movement. After decades of tireless effort Dee received many awards for his preservation and
conservation work in Utahs rivers and riparian areas, including induction into the River Runners Hall of

Ron Smith
Ron Smith

Ron Smith was a river innovator, adapting military surplus inflatables for river use, designing inflatables
specifically for whitewater, marketing commercial river trips, educating others, and distributing river
gear. He was a member of the Western River Guides Association and Utah Guides and Outfitters. But
Ron is mostly known for his love of rivers around the world and his dedication to preserving them.
At age 13 or 14 Ron took his first river trip from Green River, Wyoming down the Green River to the
confluence with the Colorado River and up river to Moab. That trip started his lifetime of river running.
In l963 Ron started his own river running businesses, Grand Canyon Expeditions and Canyonlands

Expeditions. Rons S-Rig design of pontoons became one of the primary boats used for expeditions
through the Grand Canyon. Smith was the first outfitter to carry porta potties, fire pans, tents and ice for
fresh food, setting many of the commercial boating standards that exist today.
Smith commercially outfitted trips in Dinosaur National Monument, Desolation Canyon, Canyonlands
National Park and the Grand Canyon. His commitment to protecting rivers went beyond the bottom line
of his company. In 1970 amid a swirling controversy over wilderness designation in the Grand Canyon
Ron sided with wilderness advocates even though it would have a negative effect on his Grand Canyon
operation. He worked with Sen. Barry Goldwater to stop proposed dams at Bridge Water rapids and
Marble Canyon. Ron continues his conservation efforts near his home in Kanab.

Don and Meg Hatch
Don and Meg Hatch

Don's love was his river running business which was founded in the late 20's by his father, "Bus". The company was one of the first whitewater rafting companies in North American. Don and his father made the first descent of the Indus River in Pakistan while assisting with the filming of Cinerama's "Search For Paradise". For this Don was inducted into the prestigious Explorers Club. Don had an early descent of Hells Canyon on the Snake River and the Chilco-Chilcotin and Frasier Rivers in Canada. He was a founder of the Western River Guides Assoc. and served as president. Don was inducted into Utah Tourism Hall of Fame and honored by American Outdoors and Idaho Outfitters and Guides Assoc. Don was a founding member of the Utah Guides and Outfitters and America Outdoors and was politically active for outfitters and protecting rivers. He fought for the preservation of Dinosaur National Monument and received so many threats he moved to Salt Lake City for several years. Don had a great sense of humor and treated his guides well. If someones vehicle broke down Don would lend him a company vehicle and forward his guide trip pay.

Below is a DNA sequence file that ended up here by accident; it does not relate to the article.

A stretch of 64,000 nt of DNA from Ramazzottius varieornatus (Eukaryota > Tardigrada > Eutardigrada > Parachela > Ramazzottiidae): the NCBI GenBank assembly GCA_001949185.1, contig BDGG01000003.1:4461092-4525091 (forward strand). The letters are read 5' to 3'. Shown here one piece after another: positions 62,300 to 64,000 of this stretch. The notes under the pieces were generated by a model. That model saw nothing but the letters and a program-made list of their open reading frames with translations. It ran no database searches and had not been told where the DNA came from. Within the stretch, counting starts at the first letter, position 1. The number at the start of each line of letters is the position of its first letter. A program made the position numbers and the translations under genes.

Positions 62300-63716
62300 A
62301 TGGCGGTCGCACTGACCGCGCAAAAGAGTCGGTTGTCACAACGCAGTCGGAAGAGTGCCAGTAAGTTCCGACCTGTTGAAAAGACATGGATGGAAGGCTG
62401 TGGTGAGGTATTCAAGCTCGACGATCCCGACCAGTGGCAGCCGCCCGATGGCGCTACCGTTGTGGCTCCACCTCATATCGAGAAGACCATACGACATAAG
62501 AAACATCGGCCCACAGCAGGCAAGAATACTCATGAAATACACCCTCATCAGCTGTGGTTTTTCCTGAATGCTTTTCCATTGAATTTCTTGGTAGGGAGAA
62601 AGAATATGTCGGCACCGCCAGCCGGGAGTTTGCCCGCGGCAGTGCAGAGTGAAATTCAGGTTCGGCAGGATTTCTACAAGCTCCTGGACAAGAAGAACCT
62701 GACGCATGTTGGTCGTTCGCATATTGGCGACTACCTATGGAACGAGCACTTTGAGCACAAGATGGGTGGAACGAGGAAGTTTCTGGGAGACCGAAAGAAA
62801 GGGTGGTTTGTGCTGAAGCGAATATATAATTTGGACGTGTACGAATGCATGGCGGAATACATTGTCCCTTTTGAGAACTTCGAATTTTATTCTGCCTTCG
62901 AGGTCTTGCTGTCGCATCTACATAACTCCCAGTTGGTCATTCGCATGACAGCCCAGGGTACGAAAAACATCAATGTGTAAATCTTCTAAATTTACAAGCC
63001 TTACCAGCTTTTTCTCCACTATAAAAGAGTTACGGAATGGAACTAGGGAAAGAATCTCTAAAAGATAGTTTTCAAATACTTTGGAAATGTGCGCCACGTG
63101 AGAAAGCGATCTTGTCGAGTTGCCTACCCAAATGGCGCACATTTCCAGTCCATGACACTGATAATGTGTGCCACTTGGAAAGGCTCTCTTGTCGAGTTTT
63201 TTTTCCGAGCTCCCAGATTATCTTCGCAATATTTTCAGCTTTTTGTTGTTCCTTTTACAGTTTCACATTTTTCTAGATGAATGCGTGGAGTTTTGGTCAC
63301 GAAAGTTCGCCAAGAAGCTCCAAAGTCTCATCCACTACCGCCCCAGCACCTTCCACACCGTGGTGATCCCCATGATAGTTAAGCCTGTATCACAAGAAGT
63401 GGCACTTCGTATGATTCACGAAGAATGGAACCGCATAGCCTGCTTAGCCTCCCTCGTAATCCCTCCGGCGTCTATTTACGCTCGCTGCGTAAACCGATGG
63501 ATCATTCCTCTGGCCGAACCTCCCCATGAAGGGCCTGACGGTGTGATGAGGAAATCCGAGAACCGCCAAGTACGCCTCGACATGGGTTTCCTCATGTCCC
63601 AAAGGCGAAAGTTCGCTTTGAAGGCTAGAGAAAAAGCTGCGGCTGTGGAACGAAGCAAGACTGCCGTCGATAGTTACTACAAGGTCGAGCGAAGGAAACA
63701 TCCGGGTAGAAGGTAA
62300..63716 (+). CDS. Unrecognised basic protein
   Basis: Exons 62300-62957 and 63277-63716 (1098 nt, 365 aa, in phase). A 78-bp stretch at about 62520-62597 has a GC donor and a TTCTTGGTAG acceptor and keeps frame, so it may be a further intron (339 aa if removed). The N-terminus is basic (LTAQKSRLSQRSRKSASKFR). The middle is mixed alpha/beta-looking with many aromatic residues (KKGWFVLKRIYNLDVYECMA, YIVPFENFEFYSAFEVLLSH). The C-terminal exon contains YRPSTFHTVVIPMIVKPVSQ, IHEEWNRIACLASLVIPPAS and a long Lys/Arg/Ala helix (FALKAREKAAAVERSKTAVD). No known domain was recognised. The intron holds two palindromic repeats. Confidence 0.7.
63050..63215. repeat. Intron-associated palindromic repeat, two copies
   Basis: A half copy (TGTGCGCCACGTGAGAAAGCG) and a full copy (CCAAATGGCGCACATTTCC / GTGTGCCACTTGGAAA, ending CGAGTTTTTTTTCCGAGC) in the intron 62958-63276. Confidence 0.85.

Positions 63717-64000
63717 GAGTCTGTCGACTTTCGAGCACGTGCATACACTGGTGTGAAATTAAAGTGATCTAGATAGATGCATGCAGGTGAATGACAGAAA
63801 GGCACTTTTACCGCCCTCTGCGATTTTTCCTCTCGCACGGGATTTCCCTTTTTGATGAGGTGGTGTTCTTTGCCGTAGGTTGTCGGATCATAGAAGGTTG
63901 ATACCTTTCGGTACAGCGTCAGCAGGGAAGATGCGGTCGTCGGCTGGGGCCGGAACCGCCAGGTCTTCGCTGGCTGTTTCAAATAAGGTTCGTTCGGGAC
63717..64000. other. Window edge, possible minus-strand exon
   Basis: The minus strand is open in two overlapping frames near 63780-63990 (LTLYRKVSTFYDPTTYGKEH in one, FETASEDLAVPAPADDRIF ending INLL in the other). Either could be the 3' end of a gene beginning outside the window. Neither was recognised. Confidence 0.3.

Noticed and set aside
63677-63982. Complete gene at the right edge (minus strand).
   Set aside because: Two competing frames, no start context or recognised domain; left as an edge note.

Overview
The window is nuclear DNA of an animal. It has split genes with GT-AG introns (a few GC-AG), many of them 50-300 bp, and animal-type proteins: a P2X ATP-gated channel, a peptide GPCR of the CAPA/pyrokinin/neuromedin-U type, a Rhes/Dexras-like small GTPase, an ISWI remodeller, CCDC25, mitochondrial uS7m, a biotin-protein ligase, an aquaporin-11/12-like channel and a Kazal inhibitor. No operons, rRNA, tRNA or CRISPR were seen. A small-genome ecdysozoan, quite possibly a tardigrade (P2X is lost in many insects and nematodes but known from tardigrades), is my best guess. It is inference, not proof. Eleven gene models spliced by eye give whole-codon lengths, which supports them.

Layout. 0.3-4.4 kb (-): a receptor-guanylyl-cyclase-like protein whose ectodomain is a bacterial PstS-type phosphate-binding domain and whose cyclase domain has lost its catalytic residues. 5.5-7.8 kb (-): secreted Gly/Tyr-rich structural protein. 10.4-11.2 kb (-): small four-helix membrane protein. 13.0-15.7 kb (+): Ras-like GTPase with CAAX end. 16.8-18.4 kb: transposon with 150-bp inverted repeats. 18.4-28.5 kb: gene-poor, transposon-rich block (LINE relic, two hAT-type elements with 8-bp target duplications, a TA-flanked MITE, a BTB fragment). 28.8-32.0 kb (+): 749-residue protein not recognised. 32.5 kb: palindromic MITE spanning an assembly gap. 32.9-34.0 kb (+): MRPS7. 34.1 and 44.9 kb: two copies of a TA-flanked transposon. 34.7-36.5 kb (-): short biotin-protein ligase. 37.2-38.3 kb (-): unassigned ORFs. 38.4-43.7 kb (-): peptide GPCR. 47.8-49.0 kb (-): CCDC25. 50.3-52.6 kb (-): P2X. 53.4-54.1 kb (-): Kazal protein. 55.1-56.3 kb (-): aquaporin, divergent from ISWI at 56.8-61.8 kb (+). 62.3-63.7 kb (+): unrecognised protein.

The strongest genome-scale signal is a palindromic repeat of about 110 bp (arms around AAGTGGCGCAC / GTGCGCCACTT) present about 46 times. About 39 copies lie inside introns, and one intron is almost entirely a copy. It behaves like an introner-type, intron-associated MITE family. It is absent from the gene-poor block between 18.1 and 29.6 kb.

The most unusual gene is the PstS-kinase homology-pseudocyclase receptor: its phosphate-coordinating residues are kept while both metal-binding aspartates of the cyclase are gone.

Meg married Don Hatch in 1967 and in 1970 moved to Vernal with Don and their children. They operated Don Hatch River Expeditions until his death, then Meg carried on the family tradition of Hatch River Expeditions with her children until she retired in 2007. She was active in the community and served on many boards including the Western Park and Dinosaurland Travel Board. She also served two terms as a commissioner on the Utah Travel Council.